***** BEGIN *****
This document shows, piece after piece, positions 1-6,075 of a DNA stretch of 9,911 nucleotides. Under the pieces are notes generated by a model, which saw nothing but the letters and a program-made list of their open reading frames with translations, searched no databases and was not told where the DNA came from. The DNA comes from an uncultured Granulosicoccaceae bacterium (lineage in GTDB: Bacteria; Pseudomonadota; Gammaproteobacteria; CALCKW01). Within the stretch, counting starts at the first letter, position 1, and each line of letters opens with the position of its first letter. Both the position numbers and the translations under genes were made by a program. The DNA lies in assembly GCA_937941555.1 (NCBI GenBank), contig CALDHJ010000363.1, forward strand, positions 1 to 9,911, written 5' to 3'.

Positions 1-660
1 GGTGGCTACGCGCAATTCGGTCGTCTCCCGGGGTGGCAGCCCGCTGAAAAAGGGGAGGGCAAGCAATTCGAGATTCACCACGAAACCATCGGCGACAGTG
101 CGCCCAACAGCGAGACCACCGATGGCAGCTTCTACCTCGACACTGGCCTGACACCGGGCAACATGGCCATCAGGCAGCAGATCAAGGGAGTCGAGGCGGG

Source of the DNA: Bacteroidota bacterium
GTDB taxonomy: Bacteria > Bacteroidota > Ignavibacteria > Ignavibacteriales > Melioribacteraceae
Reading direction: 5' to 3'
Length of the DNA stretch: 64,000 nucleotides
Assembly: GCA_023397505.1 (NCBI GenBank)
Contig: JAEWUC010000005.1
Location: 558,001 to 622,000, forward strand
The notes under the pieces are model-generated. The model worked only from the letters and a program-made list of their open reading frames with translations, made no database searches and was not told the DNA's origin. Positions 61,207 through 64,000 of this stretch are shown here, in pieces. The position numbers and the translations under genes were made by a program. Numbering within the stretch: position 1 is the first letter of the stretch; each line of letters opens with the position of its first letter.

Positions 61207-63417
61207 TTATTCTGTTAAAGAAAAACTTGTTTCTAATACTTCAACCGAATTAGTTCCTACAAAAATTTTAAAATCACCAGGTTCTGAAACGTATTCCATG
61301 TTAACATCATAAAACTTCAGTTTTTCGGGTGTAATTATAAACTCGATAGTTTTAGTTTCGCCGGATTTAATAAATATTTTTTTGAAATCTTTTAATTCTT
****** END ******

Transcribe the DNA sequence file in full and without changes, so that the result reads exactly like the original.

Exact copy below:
This document shows, piece after piece, positions 1-6,075 of a DNA stretch of 9,911 nucleotides. Under the pieces are notes generated by a model, which saw nothing but the letters and a program-made list of their open reading frames with translations, searched no databases and was not told where the DNA came from. The DNA comes from an uncultured Granulosicoccaceae bacterium (lineage in GTDB: Bacteria; Pseudomonadota; Gammaproteobacteria; CALCKW01). Within the stretch, counting starts at the first letter, position 1, and each line of letters opens with the position of its first letter. Both the position numbers and the translations under genes were made by a program. The DNA lies in assembly GCA_937941555.1 (NCBI GenBank), contig CALDHJ010000363.1, forward strand, positions 1 to 9,911, written 5' to 3'.

Positions 1-660
1 GGTGGCTACGCGCAATTCGGTCGTCTCCCGGGGTGGCAGCCCGCTGAAAAAGGGGAGGGCAAGCAATTCGAGATTCACCACGAAACCATCGGCGACAGTG
101 CGCCCAACAGCGAGACCACCGATGGCAGCTTCTACCTCGACACTGGCCTGACACCGGGCAACATGGCCATCAGGCAGCAGATCAAGGGAGTCGAGGCGGG

Source of the DNA: Bacteroidota bacterium
GTDB taxonomy: Bacteria > Bacteroidota > Ignavibacteria > Ignavibacteriales > Melioribacteraceae
Reading direction: 5' to 3'
Length of the DNA stretch: 64,000 nucleotides
Assembly: GCA_023397505.1 (NCBI GenBank)
Contig: JAEWUC010000005.1
Location: 558,001 to 622,000, forward strand
The notes under the pieces are model-generated. The model worked only from the letters and a program-made list of their open reading frames with translations, made no database searches and was not told the DNA's origin. Positions 61,207 through 64,000 of this stretch are shown here, in pieces. The position numbers and the translations under genes were made by a program. Numbering within the stretch: position 1 is the first letter of the stretch; each line of letters opens with the position of its first letter.

Positions 61207-63417
61207 TTATTCTGTTAAAGAAAAACTTGTTTCTAATACTTCAACCGAATTAGTTCCTACAAAAATTTTAAAATCACCAGGTTCTGAAACGTATTCCATG
61301 TTAACATCATAAAACTTCAGTTTTTCGGGTGTAATTATAAACTCGATAGTTTTAGTTTCGCCGGATTTAATAAATATTTTTTTGAAATCTTTTAATTCTT